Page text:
The Erwins have also included a pollinator garden for the butterflies and bees. Not only do they grow plants for the bees, but they also “grow” bees. They have two beehives in the backyard and together the neighborhood boasts six hives. They harvest honey twice a year, both in the early summer and late summer. This leaves enough for the bees for the winter. I was lucky enough to receive a jar of that honey. Yum!
Many of their plants have a story. They received indigo from their brother-in-law, a maidenhair fern from Betsy’s mom, and lupines from an aunt in Maine. Shared family plants are the best.
They have many dahlias, and over the winter they are stored in the garage in light wood chips. A tender fig tree also enjoys the garage all winter. Because there is a living space over the garage, it stays warm enough to keep the plants through the winter without freezing.
I’m sure you are wondering, as I did, how Chip and Betsy keep the deer from decimating the garden. They have motion sensor sprayers that are on at night. Of course, they are off during the day to prevent unscheduled showers while gardening. The most damaging pests are the resident groundhogs. The challenge is preventing them from not only eating their garden but also ruining the stone walls.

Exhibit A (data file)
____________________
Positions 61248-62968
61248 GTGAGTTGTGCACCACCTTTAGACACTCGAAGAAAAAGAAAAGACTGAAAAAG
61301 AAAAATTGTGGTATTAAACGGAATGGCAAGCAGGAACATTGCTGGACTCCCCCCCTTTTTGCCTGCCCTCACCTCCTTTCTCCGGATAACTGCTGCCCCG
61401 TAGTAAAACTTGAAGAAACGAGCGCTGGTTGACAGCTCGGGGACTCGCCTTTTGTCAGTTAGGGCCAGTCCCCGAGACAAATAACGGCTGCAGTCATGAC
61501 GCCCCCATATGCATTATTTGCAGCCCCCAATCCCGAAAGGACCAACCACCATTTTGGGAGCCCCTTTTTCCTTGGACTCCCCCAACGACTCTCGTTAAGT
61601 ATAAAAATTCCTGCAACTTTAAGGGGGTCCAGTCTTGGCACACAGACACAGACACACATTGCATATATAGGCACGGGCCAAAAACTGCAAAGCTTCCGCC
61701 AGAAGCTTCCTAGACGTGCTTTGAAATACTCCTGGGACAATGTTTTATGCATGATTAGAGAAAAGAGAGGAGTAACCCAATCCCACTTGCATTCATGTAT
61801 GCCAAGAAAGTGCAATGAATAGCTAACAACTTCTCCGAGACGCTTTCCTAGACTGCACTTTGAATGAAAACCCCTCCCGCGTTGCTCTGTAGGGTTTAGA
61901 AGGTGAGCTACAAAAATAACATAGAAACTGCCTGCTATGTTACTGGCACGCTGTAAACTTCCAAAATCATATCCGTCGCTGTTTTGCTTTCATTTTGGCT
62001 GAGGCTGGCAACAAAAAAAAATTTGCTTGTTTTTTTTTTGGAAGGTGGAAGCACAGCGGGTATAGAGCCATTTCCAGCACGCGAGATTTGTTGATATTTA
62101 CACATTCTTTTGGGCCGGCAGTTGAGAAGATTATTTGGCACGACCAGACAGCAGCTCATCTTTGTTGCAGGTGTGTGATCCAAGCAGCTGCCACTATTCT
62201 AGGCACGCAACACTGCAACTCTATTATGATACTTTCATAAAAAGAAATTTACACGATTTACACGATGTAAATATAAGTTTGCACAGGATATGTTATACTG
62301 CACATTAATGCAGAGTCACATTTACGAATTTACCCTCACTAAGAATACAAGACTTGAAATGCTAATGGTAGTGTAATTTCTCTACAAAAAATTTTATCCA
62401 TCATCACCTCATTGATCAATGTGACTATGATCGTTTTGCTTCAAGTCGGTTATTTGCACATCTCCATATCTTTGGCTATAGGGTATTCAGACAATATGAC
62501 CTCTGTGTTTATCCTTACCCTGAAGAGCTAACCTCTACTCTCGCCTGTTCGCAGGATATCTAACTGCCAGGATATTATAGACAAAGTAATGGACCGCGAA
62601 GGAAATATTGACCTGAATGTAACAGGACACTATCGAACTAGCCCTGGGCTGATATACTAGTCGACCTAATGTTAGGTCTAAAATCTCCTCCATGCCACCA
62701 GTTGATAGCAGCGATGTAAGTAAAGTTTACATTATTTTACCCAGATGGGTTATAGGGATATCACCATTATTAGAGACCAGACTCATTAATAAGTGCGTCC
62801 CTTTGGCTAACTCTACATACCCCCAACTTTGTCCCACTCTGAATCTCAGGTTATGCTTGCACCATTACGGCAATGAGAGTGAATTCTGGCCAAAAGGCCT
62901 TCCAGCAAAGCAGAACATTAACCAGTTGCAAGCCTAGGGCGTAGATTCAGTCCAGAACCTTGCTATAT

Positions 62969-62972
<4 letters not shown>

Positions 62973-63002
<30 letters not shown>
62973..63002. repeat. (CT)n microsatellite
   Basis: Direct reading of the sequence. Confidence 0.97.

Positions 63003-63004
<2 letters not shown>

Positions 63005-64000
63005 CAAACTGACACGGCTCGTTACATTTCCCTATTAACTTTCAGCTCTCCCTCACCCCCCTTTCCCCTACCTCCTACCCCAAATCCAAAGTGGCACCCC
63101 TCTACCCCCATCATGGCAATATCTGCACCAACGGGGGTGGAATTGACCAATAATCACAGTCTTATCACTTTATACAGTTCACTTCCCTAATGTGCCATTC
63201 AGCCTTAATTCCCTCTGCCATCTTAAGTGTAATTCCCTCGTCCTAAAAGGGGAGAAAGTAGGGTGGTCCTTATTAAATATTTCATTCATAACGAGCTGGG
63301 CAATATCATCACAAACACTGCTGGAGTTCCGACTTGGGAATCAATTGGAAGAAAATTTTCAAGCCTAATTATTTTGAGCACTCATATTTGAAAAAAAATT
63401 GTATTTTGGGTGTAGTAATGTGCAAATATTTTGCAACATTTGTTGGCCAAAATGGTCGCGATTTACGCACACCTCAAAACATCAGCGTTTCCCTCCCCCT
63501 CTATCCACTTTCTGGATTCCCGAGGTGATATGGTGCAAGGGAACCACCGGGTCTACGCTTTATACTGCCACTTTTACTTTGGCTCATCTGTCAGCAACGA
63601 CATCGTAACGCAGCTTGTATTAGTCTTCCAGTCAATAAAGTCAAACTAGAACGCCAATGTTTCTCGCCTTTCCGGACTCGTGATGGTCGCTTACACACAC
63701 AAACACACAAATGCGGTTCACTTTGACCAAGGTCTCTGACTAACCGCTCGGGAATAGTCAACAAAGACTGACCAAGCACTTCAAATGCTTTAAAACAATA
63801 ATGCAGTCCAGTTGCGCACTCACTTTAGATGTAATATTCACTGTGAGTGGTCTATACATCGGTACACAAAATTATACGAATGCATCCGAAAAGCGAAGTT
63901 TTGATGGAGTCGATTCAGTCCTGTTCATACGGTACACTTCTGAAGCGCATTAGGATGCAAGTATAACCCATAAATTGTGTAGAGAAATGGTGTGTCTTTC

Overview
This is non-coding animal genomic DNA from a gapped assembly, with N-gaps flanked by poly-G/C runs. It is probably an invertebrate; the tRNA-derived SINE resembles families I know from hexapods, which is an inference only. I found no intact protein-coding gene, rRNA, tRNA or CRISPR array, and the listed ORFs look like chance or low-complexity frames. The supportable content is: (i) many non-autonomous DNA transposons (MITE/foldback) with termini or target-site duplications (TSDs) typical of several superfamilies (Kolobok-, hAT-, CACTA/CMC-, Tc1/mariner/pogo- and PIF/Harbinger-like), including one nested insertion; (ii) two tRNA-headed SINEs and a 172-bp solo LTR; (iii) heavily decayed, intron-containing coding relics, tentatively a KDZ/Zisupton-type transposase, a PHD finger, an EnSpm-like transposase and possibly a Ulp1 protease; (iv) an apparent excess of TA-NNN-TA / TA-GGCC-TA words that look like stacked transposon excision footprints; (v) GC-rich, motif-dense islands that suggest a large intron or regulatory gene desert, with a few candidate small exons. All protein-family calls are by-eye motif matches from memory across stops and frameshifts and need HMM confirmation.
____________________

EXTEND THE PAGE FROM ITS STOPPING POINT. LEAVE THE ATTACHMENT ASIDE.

The backyard garden
As we move to the backyard, the light becomes shady but there is one area that isn’t. Here, Chip and Betsy incorporated raised beds for more vegetables and herbs. The beds are three large water troughs usually used for farm animals. One is dedicated to herbs, including mint, rue, chives, sage, and rosemary. The rosemary moves to the garage in the fall and grows under lights to extend the harvest. Kale fills another trough, which they cover to keep the cabbage moths away. The third has radishes, snow peas, and nasturtiums. These are right off the patio, and easily accessible to the kitchen. Chip says these troughs are a great idea for people that don’t have a lot of room for gardening. Each one supplies a lot of food. The raised aspect is also great for people who cannot garden the usual way. After back surgery, I can understand! Raised beds are ideal for many.
There is a small fenced-in area filled with plants. Originally, it was home to chickens for several years. Unfortunately, neighbors complained of chicken “leftovers” on their patios and porches. Thus, the free-range chickens found new homes. The Erwins let the ground sit for a year. Now the nitrogen-rich area is home to asparagus, Turkish rocket, and other plants.
The backyard pergola supports many vines, including wisteria, hops, trumpet vine, and a rose. It is a wonderful place to rest in the summer and enjoy the bees, butterflies, and (faux) sheep.
I had a wonderful time talking to Chip and Betsy about their amazing garden. I love how it has drawn in the community. Their generosity in sharing flowers and the edible bounty of their garden is heartwarming. What a great example to follow in our own gardens!
Lisa Steinkopf is The Houseplant Guru. Check out her website and blog at www.thehouseplantguru.com. Contact Lisa to speak at your next club meeting or event (firstname.lastname@example.org or 734-748-1241). Follow her on Facebook (Facebook.com/HouseplantGuru), Twitter (@houseplantguru), and Instagram (houseplantguru).